Low-Cost Aquifer Storage and Recovery: Implications for Improving Drinking Water Access for Rural Communities in Coastal Bangladesh
Fresh water resources are scarce in rural communities in the southern deltaic plains of Bangladesh where both shallow and deep groundwater is frequently brackish, and fresh water ponds have been increasingly salinized by inundation during storm surges and brackish-water aquaculture. Low-cost aquifer storage and recovery (ASR) schemes were constructed at 13 villages in three coastal districts by developing storage in shallow confined fine to medium sand aquifers overlain by variable thicknesses of silt and clay. A typical ASR scheme consisted of a double-chambered graded sand filtration tank with a volume of 19.5 m3 that feeds filtered pond water to four to six large diameter (d=30.5 or 56 cm) infiltration wells through PVC pipes fitted with stop valves and flow meters. The infiltration wells were completed at 18–31 m below ground and filled with well-sorted gravel capped with a thin layer of fine sand that acts as a second stage filter. Infiltration rates at 13 sites averaged 3 m3/day (range: 3–6 m3/day) over one year of operation. At 11 sites where water was abstracted, the recovery rate ranged from 5 to 40%. The source pond source water frequently had turbidity values of ≥100 NTU. After sand filtration, the turbidity is typically 5 NTU. Despite this, clogging management involving frequent (monthly to weekly) manual washing to remove fine materials deposited in the sand filtration tank and the infiltration wells is found to be necessary and effective, with post-manual-washing operational infiltration rates restored to annual average values. E. coli counts in recovered water are greatly reduced compared to raw pond water, although E. coli is still detected in about half of the samples. Arsenic in recovered water was detected to be at level of > 100 μg/L repeatedly at three sites, suggesting that As risks must be carefully managed and require further investigation.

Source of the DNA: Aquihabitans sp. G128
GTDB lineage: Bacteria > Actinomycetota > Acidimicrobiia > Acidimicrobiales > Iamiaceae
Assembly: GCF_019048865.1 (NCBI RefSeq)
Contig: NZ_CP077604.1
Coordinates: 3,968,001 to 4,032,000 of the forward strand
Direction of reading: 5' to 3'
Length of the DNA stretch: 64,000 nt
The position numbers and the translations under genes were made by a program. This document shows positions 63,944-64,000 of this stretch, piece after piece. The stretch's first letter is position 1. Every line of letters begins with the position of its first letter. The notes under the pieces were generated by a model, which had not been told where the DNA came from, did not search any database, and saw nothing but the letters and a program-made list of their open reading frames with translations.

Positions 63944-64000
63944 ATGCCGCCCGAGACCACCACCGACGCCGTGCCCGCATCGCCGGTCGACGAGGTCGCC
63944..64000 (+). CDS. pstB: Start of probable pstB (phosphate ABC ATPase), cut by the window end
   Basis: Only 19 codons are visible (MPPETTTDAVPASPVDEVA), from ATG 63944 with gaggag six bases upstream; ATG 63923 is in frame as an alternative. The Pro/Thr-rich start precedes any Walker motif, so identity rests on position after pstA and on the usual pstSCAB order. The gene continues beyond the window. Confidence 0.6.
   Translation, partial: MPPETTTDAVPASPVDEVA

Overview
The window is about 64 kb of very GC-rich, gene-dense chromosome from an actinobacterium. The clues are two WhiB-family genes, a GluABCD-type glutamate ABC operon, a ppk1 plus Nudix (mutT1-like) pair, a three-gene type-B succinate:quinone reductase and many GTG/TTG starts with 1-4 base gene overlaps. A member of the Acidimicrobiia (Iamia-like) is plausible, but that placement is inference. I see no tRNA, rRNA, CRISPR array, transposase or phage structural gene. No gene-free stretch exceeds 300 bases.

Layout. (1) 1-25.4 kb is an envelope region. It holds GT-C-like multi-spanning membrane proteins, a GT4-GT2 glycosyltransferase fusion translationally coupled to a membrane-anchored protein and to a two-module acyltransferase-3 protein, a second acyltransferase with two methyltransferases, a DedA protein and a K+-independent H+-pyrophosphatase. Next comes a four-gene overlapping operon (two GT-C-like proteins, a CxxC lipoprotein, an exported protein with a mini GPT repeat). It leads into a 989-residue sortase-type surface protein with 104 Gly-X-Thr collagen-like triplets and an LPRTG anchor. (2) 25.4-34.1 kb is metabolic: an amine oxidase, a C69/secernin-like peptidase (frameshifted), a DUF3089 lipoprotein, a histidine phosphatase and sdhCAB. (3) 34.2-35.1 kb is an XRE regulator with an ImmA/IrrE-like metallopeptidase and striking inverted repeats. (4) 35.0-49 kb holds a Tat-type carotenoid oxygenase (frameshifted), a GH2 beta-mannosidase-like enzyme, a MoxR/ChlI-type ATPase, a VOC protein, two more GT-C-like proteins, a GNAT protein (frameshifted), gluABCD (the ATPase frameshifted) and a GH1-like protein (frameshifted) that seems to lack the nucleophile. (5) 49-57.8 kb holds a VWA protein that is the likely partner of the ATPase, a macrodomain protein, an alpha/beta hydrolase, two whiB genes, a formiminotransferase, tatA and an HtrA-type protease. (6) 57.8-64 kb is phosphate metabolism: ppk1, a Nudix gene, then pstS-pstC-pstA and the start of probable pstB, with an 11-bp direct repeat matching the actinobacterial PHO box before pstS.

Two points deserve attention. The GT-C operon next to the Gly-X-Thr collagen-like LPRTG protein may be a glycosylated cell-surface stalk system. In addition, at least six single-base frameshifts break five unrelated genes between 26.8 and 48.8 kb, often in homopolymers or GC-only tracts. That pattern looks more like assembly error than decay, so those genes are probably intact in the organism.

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Also Published In
- Journal of Hydrologic Engineering